8 tips to find the right dog breed for you, your family and home
It is commonly agreed that all dogs are good dogs. However, not every dog is a good fit for you. Domesticated dogs were bred for specific uses, thus imparting certain characteristics to the breeds. These characteristics are carried by those breeds even today when we bring them into our homes as companion animals.
Therefore, along with researching the origins of the domesticated dog, you must find out where your particular dog comes from and understand the characteristics and requirements of the breed. In addition to this, you should evaluate why you are getting a dog. Do you need a dog for security, companionship, or for some other reason, like a guide or therapy dog?
This will help you set realistic expectations and provide well for your dog. If you have a mixed-breed dog, you should read up on both or all the breeds, with particular attention to the dominant breed.
Before choosing amongst a labrador, german shepherd, beagle, golden retriever or an indie puppy, consider the things listed below about the dog breed you’re going to bring home.
1. Breed traits
Some traits are hard-wired into the dog. While training can subdue them, it can never take away the result of centuries of breeding. For instance, someone may claim a Pitbull type is good around children because she is not touch-shy, but the dog was bred for fighting another dog in a pit.
It will start practicing this instinct at home by bullying the humans around and can eventually be fatal to other dogs. Similarly, some Indies are deathly afraid of humans because of generations of keeping away from them; forcing such a dog to live with what it fears the most is cruel. Guarding breeds will bark and be suspicious of humans or not like being hugged or kissed.
This behavior can be disappointing for a family that loves physical displays of affection. On the other hand, some breeds, such as the Golden Retriever or Labrador, were bred for congeniality. They love being around human families, are friendly and are forgiving of rough handling.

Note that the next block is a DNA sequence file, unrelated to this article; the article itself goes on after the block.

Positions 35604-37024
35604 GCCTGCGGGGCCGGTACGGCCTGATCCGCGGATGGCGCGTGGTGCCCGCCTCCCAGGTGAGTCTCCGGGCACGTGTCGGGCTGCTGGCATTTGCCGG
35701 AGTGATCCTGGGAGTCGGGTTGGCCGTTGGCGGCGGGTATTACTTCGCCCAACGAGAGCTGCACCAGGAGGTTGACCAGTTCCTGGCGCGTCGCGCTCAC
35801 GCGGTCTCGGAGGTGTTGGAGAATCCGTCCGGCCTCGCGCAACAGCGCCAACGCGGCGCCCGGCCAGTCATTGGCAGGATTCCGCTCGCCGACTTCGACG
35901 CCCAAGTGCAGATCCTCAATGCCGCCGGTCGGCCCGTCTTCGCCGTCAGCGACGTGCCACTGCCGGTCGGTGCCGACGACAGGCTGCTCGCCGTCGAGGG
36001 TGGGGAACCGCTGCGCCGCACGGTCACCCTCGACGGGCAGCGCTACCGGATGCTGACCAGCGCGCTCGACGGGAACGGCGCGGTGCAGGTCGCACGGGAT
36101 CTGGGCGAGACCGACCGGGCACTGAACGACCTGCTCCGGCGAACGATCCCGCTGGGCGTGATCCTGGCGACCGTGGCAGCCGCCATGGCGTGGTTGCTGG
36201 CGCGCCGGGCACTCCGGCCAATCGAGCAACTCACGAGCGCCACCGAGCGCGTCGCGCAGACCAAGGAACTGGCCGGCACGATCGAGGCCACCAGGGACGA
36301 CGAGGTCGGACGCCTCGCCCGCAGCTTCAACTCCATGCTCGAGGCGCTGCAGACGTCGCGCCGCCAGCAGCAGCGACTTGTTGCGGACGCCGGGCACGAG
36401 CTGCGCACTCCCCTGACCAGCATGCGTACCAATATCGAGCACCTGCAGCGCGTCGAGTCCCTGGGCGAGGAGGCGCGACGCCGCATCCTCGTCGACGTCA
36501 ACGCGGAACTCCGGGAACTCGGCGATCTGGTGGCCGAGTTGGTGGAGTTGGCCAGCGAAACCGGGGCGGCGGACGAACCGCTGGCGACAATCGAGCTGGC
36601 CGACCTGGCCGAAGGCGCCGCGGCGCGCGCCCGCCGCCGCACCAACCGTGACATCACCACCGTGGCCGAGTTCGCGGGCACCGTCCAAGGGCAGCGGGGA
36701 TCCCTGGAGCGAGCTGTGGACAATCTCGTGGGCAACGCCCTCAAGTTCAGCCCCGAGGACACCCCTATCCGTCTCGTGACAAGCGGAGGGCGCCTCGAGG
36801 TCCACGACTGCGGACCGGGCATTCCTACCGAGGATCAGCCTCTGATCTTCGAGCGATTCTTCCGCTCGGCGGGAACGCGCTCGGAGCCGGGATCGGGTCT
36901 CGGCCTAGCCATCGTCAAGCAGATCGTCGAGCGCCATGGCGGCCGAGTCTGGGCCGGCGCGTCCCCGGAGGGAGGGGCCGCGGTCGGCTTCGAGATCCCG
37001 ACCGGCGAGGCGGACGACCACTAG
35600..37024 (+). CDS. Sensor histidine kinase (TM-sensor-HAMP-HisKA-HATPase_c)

2. Country of origin
Knowing this will give you an idea of the climate that the breed is accustomed to. This helps determine how well the dog can adjust to your local climate. It will also indicate whether or not you will need to invest in cooling or heating solutions for your home to maintain your dog’s health. Dogs that live in climate regions vastly different from theirs can experience frequent health issues. They may have a poor quality of life and a shorter lifespan.
3. Life Span
On average, the lifespan of a purebred dog is 11-12 years (mix breeds and mongrels are known to live up to 14 years or more). This varies by breed, so if you know your dog’s breed, you can find out a more accurate lifespan for your dog. If you’re planning to make a savings plan to fund your dog’s older years, this information can be valuable. As a pet parent, it’s also good to generally know how long you’ll have your dog with you, just so that your expectations are realistic.
4. Weight/ Size/ Nutrition requirements
Dogs come in all sizes, from fits-in-a-tea-cup to can’t-fit-in-a-car! Once you have evaluated your living space, you can use the breed’s size to determine whether or not it will be a good fit for you. Larger dogs weigh more, so they’re difficult to carry once fully grown. Compared to smaller dogs, they require larger beds and crates, more food, and bigger cars, which drive up the monthly expenditure. Keep these factors in mind while deciding on the right dog for you.